What is an Orthodontist?
An Orthodontist is a specialized type of Dentist. Also known as: Orthodontics and Dentofacial Orthopedics Specialist, Orthodontics Specialist, Board Certified Orthodontist.
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An orthodontist is a dentist who specializes in how the jaws and teeth are aligned. They have the important job of helping people whose teeth are misaligned or require some kind of correction – those with an improper bite, or malocclusion. Orthodontists have the power to help people feel less anxious about their teeth. They get to help improve smiles and give their patients self-confidence through their work.
How to Become an Orthodontist
What does an Orthodontist do?
Patients' general dentists refer them to orthodontists when their teeth are not straight and it is affecting them or could affect them in a negative way in the future. An improper bite can mean that a patient's teeth are growing in crooked or crowded and creating discomfort. Even if there is no pain or discomfort, a patient may simply want to improve their appearance with a straighter set of teeth.
Orthodontists typically deal with hardware such as retainers and headgear with the goal of aligning teeth to improve the appearance or the ability of the person to chew and swallow food without difficulty or pain. First, it is necessary that patients come in for a consultation – an assessment of their jaw and teeth malocclusion. They are usually referred to an orthodontist from their general dentist, who spots the malocclusion first. In this initial appointment, he or she will examine the teeth and jaws, and perhaps take x-rays or molds of the teeth. These specialty dentists can usually spot the major and/or minor issues right away after this first visit. It is then their job to explain to the patient exactly what the issues are with teeth alignment and then recommend some sort of strategy for treatment.
Orthodontists take a look at patients' teeth both directly and via x-rays and molds to determine exactly how the teeth are misaligned, and then come up with the most effective treatment solution. It is an orthodontist's job to fix the major imperfections of a malocclusion, and some are more serious than others. Therefore, an orthodontist's job can range from simply applying, adjusting, and removing braces to taking steps to control facial growth.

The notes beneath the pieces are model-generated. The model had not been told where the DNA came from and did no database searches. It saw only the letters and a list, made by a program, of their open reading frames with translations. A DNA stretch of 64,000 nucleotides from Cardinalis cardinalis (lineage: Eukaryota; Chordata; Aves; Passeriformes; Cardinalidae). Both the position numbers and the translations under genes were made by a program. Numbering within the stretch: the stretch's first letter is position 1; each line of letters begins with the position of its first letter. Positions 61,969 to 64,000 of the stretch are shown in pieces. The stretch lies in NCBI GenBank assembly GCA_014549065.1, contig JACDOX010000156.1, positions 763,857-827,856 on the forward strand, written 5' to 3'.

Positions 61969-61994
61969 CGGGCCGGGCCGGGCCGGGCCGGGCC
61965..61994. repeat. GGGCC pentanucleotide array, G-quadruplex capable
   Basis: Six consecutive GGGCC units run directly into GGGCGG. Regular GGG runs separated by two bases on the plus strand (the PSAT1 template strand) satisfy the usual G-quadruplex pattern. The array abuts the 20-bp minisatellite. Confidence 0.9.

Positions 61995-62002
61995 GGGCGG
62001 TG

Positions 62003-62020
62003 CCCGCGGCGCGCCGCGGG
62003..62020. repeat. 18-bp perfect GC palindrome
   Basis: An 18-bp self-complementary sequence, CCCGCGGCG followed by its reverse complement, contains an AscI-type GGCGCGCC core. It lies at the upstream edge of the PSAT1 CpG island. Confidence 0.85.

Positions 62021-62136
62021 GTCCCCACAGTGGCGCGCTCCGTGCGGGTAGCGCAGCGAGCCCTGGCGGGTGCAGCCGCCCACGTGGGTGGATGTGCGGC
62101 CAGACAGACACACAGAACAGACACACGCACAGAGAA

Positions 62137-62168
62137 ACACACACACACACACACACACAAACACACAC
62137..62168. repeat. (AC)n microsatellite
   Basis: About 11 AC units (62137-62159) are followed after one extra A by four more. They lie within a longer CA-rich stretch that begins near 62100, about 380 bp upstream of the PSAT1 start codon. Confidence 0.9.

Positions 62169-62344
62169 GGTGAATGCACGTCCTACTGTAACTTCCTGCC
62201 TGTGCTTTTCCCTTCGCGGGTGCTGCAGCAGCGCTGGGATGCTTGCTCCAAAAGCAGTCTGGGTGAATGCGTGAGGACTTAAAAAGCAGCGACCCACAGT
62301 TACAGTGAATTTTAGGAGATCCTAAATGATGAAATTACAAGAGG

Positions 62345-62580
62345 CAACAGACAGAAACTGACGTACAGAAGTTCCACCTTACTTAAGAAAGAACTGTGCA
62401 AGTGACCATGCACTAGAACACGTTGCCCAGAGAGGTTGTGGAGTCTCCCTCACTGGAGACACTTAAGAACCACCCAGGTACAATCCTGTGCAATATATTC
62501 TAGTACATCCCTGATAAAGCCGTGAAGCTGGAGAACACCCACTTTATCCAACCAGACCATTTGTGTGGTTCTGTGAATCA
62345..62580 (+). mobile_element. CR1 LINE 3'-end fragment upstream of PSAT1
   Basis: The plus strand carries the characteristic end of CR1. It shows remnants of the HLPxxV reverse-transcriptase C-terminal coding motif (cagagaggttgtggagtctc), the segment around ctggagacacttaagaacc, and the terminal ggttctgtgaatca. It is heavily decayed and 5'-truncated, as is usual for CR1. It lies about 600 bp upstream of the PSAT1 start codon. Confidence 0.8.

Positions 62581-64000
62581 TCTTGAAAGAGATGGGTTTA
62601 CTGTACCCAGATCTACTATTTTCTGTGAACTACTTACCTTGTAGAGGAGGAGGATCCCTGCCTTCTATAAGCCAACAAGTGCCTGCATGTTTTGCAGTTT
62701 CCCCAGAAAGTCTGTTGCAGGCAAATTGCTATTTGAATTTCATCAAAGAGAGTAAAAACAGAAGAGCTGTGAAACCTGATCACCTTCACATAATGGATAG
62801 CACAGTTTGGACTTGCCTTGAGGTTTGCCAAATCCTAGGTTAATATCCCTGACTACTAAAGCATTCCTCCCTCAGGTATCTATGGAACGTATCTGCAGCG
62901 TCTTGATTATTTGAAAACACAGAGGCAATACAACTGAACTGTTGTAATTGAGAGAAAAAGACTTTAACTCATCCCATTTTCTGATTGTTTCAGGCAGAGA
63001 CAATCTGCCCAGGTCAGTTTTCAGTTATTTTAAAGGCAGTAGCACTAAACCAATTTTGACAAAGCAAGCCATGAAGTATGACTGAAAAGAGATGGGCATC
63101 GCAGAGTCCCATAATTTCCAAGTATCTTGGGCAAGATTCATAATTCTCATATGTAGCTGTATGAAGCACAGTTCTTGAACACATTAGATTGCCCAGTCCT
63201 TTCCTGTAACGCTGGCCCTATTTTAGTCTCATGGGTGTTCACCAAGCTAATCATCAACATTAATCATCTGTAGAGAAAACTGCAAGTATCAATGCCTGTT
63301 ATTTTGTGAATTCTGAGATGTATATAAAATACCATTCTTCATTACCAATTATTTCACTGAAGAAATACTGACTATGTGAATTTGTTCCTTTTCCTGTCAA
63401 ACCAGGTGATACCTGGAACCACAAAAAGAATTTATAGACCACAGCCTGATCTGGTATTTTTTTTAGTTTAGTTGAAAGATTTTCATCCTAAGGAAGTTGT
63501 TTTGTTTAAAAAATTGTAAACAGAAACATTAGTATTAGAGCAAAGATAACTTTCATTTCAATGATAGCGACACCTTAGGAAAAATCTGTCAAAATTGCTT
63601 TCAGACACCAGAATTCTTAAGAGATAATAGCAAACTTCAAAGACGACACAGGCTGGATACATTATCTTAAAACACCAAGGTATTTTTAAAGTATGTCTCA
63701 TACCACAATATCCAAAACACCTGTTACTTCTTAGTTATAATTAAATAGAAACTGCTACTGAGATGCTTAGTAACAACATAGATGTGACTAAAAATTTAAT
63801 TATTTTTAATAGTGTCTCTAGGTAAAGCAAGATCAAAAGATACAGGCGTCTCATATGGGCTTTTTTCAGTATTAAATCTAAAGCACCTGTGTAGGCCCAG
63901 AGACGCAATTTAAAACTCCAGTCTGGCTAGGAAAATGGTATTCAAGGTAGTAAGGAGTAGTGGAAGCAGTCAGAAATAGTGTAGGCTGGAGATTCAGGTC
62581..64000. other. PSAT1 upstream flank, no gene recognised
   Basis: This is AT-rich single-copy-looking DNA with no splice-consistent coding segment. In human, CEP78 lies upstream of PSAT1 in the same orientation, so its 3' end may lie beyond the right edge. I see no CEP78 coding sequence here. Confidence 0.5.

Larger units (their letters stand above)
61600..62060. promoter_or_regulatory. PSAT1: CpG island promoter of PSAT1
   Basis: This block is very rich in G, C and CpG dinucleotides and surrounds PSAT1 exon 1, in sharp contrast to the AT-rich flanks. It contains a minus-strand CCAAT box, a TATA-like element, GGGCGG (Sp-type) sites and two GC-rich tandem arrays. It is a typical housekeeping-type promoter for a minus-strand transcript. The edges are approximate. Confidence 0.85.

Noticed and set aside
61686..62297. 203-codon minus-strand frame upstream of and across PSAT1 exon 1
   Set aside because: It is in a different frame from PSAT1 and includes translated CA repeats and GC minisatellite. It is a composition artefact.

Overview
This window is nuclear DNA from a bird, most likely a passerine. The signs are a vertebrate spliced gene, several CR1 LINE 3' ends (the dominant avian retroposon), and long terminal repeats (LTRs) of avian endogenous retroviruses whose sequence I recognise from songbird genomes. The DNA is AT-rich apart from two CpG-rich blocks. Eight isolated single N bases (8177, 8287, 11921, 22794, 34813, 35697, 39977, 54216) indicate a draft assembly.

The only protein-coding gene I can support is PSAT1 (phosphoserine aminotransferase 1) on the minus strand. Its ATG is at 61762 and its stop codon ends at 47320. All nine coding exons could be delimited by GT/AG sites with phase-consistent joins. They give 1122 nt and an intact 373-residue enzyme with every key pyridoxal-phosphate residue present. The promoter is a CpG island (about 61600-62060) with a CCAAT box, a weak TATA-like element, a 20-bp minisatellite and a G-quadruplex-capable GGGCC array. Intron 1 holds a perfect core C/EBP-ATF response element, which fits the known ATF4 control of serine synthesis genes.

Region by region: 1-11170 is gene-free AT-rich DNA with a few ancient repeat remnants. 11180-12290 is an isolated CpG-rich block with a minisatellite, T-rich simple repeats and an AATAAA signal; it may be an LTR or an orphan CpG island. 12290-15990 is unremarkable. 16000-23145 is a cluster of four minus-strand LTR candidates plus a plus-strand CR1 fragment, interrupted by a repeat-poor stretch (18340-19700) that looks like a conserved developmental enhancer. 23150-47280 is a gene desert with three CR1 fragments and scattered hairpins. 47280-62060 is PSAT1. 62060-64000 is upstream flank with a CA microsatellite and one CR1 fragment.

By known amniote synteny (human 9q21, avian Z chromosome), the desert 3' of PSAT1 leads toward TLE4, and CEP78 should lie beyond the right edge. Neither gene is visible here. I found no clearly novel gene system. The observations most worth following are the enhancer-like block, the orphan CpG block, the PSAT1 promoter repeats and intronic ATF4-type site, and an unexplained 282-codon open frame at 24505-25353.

Treatment for patients with malocclusions usually comes in the form of applying braces. While people of all ages may need and wear braces, children in their teens make up the bulk of people who wear orthodontic braces for an extended period of time. It is an ideal age for wearing braces because the teeth and face are in a time of constant and significant growth, and it is better to catch and correct any teeth alignment issues early on instead of later. This way, teens' braces will help guide teeth, keeping them straight and preventing future malocclusion issues. Once an orthodontist applies braces to a patient’s teeth, the patient must come in for regular check-ups so the dentist can make any necessary adjustments as time passes. Ultimately, when the desired result has been achieved, the braces are removed.
Beyond braces, orthodontists deal with other conditions such as jaw pain, speech impediments, sleep apnea, gum disease, and difficulty chewing.
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How to Become an Orthodontist
To become an orthodontist, one must receive a bachelor's degree from an accredited college or university. Students typically major in biology or chemistry, as dental schools are more likely to accept applicants with a science background. Toward the end of their junior year, undergraduate students with the intention of applying to dental school must pass the DAT (Dental Acceptance Test). Scores help determine whether the student will be accepted. Other factors that affect acceptance to dental school include a high GPA, glowing letters of recommendation and involvement in volunteer/extracurricular activities.
After four years of undergraduate school, prospective orthodontists must study for four more years at an accredited dental school. Students spend the first two years taking courses in anatomy, periodontology, radiology and local anesthesia. During the final two years, students gain real life practice in clinical settings under the careful supervision of licensed dentists. Upon graduation, future orthodontists are awarded the Doctor of Dental Medicine degree, or DMD. However, graduates are still required to pass the National Board Dental Examinations administered by the Joint Commission on Dental Examinations to receive a state license to practice dentistry.
Aspiring orthodontists must enrol in a graduate program accredited by the Commission on Dental Accreditation, or CODA, for specialized training and additional practice. Depending on their career goals, students can earn a master’s degree or Ph.D. in orthodontics, or a master’s degree in oral science or oral biology.
Orthodontists are required to pass written and clinical examinations administered by the American Board of Orthodontics. To qualify for the exam, students must present proof of graduating from a CODA accredited orthodontic program.
What is the workplace of an Orthodontist like?
Orthodontists work in well-lit offices or clinics. The average orthodontist works approximately 30-40 hours per week. Working conditions are generally pleasant with no expectation of being on call or working nights as some healthcare professionals do.
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